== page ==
A federal appeals court in California has ruled that a class action lawsuit against Facebook may move forward. The lawsuit alleges that Facebook's tagging feature violated an Illinois privacy law. Illinois's Biometric Identity Privacy Act (BIPA) requires all companies operating within Illinois to adhere to a strict set of privacy requirements relating to the use and collection of biometric data, including notification of collection, intended use and retention as well as written permission for that use. The lawsuit alleges that Facebook's tagging feature broke the law with its use of facial recognition technology.


[Editor Comments]


[Neely] This could be a test of the Facebook EULA where they claim rights to all content posted and end-user privacy claims about the content they share. When sharing content through someone else's service (e.g. Facebook, Twitter, LinkedIn, etc.) be aware of the privacy and ownership terms around sharing that data that you've agreed to. As a company, while much focus has been on GDPR privacy concerns of late, don't forget to consider applicable privacy regulations such as BIPA and CDPR.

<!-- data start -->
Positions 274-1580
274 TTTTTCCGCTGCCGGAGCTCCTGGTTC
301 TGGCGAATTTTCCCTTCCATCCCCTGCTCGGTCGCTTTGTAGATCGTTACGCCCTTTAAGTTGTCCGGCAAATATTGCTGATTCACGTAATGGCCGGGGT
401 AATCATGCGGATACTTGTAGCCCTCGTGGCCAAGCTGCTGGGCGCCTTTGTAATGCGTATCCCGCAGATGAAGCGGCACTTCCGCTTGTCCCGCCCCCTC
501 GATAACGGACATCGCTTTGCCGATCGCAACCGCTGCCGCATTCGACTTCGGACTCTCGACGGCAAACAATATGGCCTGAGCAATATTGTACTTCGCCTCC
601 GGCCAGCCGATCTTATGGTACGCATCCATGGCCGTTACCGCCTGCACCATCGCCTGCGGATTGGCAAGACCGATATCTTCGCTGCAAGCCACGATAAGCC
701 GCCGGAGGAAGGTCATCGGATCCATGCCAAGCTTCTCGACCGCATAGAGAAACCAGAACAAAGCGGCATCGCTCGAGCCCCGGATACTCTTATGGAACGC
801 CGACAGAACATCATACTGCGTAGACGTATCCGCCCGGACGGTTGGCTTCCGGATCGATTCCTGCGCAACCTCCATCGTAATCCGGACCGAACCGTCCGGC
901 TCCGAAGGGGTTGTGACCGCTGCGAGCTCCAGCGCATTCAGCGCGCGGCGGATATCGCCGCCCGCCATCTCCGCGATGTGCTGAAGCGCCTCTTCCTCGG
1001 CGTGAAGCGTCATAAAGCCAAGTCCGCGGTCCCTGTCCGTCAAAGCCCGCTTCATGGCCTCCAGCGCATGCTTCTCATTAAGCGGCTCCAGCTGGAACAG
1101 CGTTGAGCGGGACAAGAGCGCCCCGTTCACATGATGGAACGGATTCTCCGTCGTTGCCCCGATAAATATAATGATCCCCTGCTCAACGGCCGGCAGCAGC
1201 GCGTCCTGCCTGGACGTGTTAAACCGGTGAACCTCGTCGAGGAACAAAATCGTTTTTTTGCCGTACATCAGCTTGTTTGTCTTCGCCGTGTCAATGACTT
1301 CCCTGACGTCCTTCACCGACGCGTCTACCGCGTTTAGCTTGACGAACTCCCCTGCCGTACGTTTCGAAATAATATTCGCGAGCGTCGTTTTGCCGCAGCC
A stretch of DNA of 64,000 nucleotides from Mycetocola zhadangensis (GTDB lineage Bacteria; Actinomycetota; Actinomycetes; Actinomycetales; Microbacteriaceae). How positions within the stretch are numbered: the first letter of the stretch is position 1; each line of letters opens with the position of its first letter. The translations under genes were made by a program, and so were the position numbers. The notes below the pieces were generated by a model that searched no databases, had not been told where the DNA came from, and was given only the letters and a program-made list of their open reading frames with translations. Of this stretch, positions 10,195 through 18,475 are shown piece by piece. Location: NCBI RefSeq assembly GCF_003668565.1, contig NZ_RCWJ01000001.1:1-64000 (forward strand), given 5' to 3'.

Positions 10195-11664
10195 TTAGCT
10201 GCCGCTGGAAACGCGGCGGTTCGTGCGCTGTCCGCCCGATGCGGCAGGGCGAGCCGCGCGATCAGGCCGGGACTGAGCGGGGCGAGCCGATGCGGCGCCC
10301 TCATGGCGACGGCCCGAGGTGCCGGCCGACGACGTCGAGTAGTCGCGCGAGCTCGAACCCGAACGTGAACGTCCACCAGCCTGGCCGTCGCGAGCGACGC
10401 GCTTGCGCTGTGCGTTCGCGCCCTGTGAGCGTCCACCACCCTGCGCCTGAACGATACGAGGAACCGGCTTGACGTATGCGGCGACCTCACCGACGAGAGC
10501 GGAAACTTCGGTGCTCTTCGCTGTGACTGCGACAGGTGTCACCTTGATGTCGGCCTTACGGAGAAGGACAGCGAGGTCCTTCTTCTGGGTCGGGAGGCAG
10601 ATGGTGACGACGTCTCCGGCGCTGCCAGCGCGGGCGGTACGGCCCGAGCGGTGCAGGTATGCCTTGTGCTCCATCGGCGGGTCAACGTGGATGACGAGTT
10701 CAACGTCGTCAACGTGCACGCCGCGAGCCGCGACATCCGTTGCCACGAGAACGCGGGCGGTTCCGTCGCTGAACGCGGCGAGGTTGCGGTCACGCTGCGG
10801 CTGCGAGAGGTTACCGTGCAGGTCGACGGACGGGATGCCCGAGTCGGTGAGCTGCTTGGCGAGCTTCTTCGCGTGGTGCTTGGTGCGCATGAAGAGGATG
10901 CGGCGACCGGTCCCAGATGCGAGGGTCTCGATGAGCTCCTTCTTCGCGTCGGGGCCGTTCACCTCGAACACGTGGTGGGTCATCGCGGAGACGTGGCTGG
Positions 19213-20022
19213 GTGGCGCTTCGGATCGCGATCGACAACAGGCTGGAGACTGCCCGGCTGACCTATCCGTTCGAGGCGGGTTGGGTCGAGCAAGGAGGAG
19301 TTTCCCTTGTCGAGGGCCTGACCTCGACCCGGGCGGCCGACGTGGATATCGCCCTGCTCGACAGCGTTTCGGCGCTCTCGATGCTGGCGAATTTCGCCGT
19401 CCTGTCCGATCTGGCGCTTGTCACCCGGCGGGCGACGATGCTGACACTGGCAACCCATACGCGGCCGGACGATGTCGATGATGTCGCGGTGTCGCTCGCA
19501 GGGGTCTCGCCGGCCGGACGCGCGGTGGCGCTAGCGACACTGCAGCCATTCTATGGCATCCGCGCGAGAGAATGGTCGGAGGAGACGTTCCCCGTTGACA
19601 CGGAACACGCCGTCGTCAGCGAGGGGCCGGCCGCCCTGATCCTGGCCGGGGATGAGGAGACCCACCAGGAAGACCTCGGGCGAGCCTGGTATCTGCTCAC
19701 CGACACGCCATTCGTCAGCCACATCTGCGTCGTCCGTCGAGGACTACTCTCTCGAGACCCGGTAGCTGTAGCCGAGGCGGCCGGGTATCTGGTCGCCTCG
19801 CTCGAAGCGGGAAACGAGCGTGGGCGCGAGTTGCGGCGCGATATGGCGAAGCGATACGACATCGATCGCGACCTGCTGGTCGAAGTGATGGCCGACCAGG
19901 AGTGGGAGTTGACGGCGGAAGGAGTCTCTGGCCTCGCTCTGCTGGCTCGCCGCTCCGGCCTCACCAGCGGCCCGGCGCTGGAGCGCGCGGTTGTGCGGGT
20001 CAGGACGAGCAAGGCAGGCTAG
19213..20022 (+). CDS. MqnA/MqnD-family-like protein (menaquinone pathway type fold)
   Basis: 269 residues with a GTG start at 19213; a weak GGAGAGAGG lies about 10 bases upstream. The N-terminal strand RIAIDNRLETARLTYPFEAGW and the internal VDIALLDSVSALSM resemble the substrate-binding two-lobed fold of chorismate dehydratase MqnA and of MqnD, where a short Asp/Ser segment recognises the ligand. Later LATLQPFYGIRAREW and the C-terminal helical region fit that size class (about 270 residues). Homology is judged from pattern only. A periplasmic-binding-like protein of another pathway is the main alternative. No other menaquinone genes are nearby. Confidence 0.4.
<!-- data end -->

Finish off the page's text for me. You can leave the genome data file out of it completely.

Read more in:

EPIC: Patel v. Facebook: Federal Appeals Court Says Consumers Can Sue Facebook for Facial Recognition

EPIC: Opinion

GovTech: Facebook's Facial Recognition Feature Could Cost It Billions


--ECB Shuts Down Third-Party-Hosted Site After Malware Infection

(August 15 & 16, 2019)

The European Central Bank (ECB) has shut down one of its websites after it became infected with malware. The attacker also compromised the personal information of about 480 individuals. The affected site is ECB's Banks' Integrated Reporting Dictionary (BIRD) system, which offers members of the EU banking industry information about generating statistical and supervisory reports. The attack appears to date back to December 2018, although it was discovered more recently during regular maintenance.

[Editor Comments]